4.   On May 10, 1995, Weeks's counsel also filed motions for appearance pro hac vice, temporary stay of execution, and examination by mental health experts.

5.   The Alabama Attorney General did not file a responsive brief in this appeal.   In a letter to the Clerk of the Eleventh Circuit Court of Appeals, the Assistant Attorney General who represented respondent-appellee, Commissioner of Corrections, Ronald E. Jones, explained that, since Weeks's counsel sought attorneys' fees from the federal government pursuant to a federal statute and not respondent, Jones did not have a position on the issue raised by Weeks's counsel in this court.

6.   As a procedural matter, “[a]lthough a CPC is required in order to appeal the denial of habeas corpus relief, there is no such requirement in order to appeal the denial of the appointment of counsel under § 848(q)(4)(B).”  Barnard v. Collins, 13 F.3d 871, 878 n. 6 (5th Cir.), cert. denied, 510 U.S. 1102, 114 S.Ct. 946, 127 L.Ed.2d 363 (1994);  accord Sterling v. Scott, 57 F.3d 451, 454 n. 3 (5th Cir.1995) (noting that “[t]he same rule should apply to the retention of such counsel”), cert. denied, 516 U.S. 1050, 116 S.Ct. 715, 133 L.Ed.2d 669 (1996).

7.   This court has held that § 848(q)(4)(B) does not require the federal government to finance counsel for the exhaustion of postconviction claims in state court.  In re Lindsey, 875 F.2d 1502 (11th Cir.1989) (per curiam).

8.   “[T]he purpose of the frivolity review is to filter non-paying litigants' lawsuits through a screening process functionally similar to the one created by the financial disincentives that help deter the filing of frivolous lawsuits by paying litigants.”  Cofield v. Alabama Pub. Serv. Comm'n, 936 F.2d 512, 515 (11th Cir.1991).

9.   In affirming the denial of Weeks's first habeas corpus petition, we detailed his previous mental health history.  Weeks v. Jones, 26 F.3d at 1034-42.   This court's opinion, pursuant to Weeks's second appeal from denial of habeas relief, discussed the merits of Weeks's contention that he was incompetent to be executed, Weeks, 52 F.3d at 1561-62, and included, as an appendix, the state trial court's factual findings and legal conclusions following a thorough evidentiary hearing on the competency-to-be-executed issue, id. at 1562-74.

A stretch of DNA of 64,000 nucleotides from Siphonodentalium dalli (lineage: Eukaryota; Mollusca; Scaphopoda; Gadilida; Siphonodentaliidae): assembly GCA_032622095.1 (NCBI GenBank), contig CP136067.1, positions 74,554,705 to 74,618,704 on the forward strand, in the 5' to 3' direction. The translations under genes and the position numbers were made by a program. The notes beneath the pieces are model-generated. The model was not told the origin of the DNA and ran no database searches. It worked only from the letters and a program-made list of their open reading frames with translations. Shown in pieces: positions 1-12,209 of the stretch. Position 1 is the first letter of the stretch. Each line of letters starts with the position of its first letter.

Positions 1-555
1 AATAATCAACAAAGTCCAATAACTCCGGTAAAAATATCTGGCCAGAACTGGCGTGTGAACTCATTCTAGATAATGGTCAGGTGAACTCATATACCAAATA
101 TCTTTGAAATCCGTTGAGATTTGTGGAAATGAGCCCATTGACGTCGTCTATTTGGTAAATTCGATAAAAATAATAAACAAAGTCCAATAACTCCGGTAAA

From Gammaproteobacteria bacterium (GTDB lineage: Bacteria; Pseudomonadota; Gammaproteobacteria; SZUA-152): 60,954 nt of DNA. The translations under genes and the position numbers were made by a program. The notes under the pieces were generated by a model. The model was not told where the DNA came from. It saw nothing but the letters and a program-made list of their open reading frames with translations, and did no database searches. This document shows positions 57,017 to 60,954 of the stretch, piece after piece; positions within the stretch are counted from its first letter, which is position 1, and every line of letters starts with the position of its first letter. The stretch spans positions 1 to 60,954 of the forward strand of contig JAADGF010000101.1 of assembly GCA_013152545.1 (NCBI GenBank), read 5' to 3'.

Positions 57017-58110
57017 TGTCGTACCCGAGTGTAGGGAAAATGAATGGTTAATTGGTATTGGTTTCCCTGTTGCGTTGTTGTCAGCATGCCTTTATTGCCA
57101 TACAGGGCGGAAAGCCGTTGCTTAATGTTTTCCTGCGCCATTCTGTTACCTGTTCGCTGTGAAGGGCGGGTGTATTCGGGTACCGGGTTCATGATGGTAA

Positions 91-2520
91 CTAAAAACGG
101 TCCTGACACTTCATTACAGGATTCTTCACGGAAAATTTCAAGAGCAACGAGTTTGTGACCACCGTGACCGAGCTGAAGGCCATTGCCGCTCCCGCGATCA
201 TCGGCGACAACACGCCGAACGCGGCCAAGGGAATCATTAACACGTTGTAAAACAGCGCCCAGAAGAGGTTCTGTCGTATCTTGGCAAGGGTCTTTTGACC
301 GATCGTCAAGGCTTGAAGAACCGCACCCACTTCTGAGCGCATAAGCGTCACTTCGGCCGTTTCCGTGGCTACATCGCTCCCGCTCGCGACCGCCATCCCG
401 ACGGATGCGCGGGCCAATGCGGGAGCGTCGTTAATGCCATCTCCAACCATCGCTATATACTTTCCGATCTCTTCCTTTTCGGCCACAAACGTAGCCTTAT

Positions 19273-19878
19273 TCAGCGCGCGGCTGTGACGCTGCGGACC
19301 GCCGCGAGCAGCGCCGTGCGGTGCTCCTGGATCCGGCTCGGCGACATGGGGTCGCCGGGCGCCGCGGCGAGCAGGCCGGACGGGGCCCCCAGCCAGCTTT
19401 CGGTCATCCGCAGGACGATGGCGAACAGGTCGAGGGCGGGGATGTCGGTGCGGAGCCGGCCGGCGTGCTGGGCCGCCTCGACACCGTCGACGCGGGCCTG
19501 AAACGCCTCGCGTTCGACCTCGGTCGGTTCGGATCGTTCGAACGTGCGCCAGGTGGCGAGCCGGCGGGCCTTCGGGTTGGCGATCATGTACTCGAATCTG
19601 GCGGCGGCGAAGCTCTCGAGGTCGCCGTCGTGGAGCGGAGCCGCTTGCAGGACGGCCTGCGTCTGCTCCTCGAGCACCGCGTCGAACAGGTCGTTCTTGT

10.   We note that the district court based its determination that Weeks's second habeas petition was frivolous on Coppedge and did not cite the Court's subsequent statement on frivolous indigent claims under § 1915 in Neitzke.   Importantly, the district court did not address § 848(q)(4)(B), which, as McFarland recognizes, mandates counsel to assist indigent prisoners in filing federal habeas petitions in capital cases.

11.   With respect to assistance from federally appointed counsel for indigent capital prisoners during judicial proceedings, including competency, the statute provides:Unless replaced by similarly qualified counsel upon the attorney's own motion or upon motion of the defendant, each attorney so appointed shall represent the defendant throughout every subsequent stage of available judicial proceedings, including pretrial proceedings, trial, sentencing, motions for new trial, appeals, applications for writ of certiorari to the Supreme Court of the United States, and all available post-conviction process, together with applications for stays of execution and other appropriate motions and procedures, and shall also represent the defendant in such competency proceedings and proceedings for executive or other clemency as may be available to the defendant.21 U.S.C. § 848(q)(8) (emphasis added).

12.   Interestingly, the district judge did not consider Weeks's petition for habeas corpus relief frivolous when he granted counsel's motion for appointment on the same day that the habeas petition was filed.   Furthermore, the district judge ruled inconsistently in the challenged order, issued sua sponte after Weeks's execution and his attorneys' attempt to obtain compensation.   He stated that he correctly granted counsel's motion for admission in that court pro hac vice for the sole purpose of representing Weeks, but that he erroneously granted their motion for appointment of counsel because the habeas petition was frivolous, and that he never intended to appoint attorneys to represent Weeks.